The parts of the Nave that had already been begun, in Romanesque Style, were torn down and, in order to find money to finish the Nave, the Chapter resorted to Indulgences in 1253. The money was kept by the Œuvre Notre-Dame (Editor: The Strasbourg Museum), which also hired architects and stone workers. The influence of the Chartres Masters was also felt in the sculptures and statues; the "Pillar of Angels" (Pilier des anges), a representation of The Last Judgment on a Pillar in the Southern Transept, facing the Astronomical Clock, owes to their expressive style.

Like the City of Strasbourg, the Cathedral connects German and French cultural influences, while the Eastern structures, e.g. the Choir and South Portal, still have very Romanesque features, with more emphasis placed on walls than on windows.

English: The Romanesque Chevet of Strasbourg Cathedral.
Deutsch: Romanischer Chorabschluss
des Straßburger Münsters.
Photo: 4 September 2013.
(Wikimedia Commons)

Above all, the famous West Front, decorated with thousands of figures, is a masterpiece of the Gothic era. The Tower is one of the first to rely substantially on craftsmanship, with the final appearance being one with a high degree of linearity captured in stone. While previous façades were certainly drawn prior to construction, Strasbourg has one of the earliest façades whose construction is inconceivable without prior drawing.

Strasbourg Cathedral and Cologne Cathedral together represent some of the earliest uses of architectural drawing. The work of Professor Robert O. Bork, of the University of Iowa, suggests that the design of the Strasbourg façade, while seeming almost random in its complexity, can be constructed using a series of rotated octagons.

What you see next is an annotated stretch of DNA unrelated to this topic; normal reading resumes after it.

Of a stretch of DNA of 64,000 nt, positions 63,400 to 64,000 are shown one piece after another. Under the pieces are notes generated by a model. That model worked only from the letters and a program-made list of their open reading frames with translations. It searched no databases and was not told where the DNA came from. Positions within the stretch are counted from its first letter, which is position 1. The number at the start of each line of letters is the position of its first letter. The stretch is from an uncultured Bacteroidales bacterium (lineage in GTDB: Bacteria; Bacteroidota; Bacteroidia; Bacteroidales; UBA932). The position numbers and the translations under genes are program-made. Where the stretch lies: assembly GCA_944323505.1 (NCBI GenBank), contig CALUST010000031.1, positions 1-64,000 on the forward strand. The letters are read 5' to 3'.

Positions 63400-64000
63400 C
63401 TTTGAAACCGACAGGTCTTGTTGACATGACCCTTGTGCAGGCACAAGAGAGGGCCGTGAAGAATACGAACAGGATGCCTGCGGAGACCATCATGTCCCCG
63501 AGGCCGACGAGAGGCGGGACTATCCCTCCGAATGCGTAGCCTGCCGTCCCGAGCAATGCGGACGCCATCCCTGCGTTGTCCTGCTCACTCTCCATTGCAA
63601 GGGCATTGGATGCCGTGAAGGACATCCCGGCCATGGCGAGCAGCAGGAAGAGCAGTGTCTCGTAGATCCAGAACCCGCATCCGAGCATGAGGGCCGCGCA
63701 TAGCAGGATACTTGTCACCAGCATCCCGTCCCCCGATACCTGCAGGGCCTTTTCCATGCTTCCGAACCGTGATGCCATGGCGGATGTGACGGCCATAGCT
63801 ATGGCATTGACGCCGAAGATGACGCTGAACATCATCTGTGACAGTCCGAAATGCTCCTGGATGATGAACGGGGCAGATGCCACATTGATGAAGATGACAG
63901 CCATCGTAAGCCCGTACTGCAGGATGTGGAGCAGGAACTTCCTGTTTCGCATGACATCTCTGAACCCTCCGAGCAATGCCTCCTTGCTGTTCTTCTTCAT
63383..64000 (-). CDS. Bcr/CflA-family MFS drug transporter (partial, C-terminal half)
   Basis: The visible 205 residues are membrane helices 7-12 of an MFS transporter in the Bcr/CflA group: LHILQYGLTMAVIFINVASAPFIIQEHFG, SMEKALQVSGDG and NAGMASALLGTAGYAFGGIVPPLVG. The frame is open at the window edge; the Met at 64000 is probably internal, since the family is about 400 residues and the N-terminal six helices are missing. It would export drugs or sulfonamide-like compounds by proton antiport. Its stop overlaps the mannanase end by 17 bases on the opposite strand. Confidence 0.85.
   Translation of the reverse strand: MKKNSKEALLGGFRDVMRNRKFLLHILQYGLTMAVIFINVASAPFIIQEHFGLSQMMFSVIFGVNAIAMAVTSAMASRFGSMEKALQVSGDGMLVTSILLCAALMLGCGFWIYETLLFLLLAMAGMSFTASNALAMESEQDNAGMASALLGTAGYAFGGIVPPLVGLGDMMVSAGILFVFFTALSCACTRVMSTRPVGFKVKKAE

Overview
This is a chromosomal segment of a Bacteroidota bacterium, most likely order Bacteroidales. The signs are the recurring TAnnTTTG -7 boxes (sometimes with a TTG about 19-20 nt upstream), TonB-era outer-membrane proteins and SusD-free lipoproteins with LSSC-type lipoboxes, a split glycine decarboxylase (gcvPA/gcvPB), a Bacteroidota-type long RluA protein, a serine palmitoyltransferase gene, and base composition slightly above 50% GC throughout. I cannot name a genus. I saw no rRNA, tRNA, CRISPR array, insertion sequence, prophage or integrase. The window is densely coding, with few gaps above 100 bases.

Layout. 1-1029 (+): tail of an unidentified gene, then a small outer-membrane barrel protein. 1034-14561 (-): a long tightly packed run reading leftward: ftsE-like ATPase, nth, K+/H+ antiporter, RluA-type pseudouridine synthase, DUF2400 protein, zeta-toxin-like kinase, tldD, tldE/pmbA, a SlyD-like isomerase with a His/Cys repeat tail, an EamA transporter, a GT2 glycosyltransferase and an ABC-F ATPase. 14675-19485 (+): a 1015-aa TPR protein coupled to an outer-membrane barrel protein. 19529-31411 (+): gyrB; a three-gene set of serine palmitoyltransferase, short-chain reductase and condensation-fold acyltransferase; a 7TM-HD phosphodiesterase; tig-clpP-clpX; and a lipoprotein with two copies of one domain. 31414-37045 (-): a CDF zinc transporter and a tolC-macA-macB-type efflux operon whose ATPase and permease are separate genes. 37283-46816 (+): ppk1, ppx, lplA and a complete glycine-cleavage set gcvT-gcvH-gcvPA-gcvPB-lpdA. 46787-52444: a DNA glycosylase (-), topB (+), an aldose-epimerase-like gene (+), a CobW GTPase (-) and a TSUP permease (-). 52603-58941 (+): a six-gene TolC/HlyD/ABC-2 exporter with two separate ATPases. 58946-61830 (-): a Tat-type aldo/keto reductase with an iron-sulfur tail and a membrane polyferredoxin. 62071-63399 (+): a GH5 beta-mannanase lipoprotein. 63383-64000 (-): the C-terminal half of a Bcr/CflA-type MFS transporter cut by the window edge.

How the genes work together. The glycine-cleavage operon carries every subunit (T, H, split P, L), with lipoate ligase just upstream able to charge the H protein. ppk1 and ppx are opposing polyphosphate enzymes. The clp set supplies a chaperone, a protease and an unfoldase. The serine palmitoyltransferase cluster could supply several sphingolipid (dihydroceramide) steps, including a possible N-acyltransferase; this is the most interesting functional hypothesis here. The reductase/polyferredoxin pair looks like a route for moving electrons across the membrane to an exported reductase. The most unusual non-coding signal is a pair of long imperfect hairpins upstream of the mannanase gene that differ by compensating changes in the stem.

The North Tower, completed in 1439, was the world's tallest building from 1647 (when the Spire of Saint Mary's Church, Stralsund, Germany, burnt down) until 1874, (when the Tower of Saint Nikolai's Church in Hamburg, Germany, was completed).

The planned South Tower was never built and, as a result, with its characteristic asymmetrical form, Strasbourg Cathedral is now the premier landmark of Alsace. One can see thirty kilometers from the Observation Level, which provides a view of the Rhine Banks, from the Vosges all the way to The Black Forest. The Octagonal Tower is the combined work of architects Ulrich Ensingen (Shaft) and Johannes Hültz of Cologne (top). Ensingen worked on the Cathedral from 1399 to 1419, and Hültz from 1419 to 1439.

The Tympanum on the Right Portal.
Strasbourg Cathedral, Alsace, France.
Photo: 2 August 2020.
Author: Paul Barker Hemings
(Wikimedia Commons)

In 1505, architect Jakob von Landshut and sculptor Hans von Aachen finished re-building the Saint-Lawrence Portal (Portail Saint-Laurent), outside the Northern Transept, in a markedly Post-Gothic, Early-Renaissance Style. As with the other Portals of the Cathedral, most of the statues now to be seen in situ are copies, the originals having been moved to the Musée de l’Œuvre Notre-Dame.

In the Late Middle Ages, the City of Strasbourg had managed to liberate itself from the domination of the Bishop and to rise to the status of Free Imperial City. The outgoing 15th-Century was marked by the Sermons of Johann Geiler von Kaisersberg and by the emerging Protestant Reformation, represented in Strasbourg by figures such as John Calvin, Martin Bucer and Jacob Sturm von Sturmeck.

In 1524, the City Council assigned the Cathedral to the Protestant faith, while the building suffered some damage from iconoclastic assaults. In 1539, the world's first documented Christmas Tree was set up inside the Münster. After the annexation of the City by Louis XIV of France, on 30 September 1681, and a Mass celebrated in the Cathedral on 23 October 1681 in the presence of the King and Prince-Bishop, Franz Egon of Fürstenberg, the Cathedral was returned to the Catholics and its inside re-designed according to the Catholic Liturgy of the Counter-Reformation.

The Great West Portals,
Strasbourg Cathedral, Alsace, France.
Photo: 13 January 2013.
(Wikimedia Commons)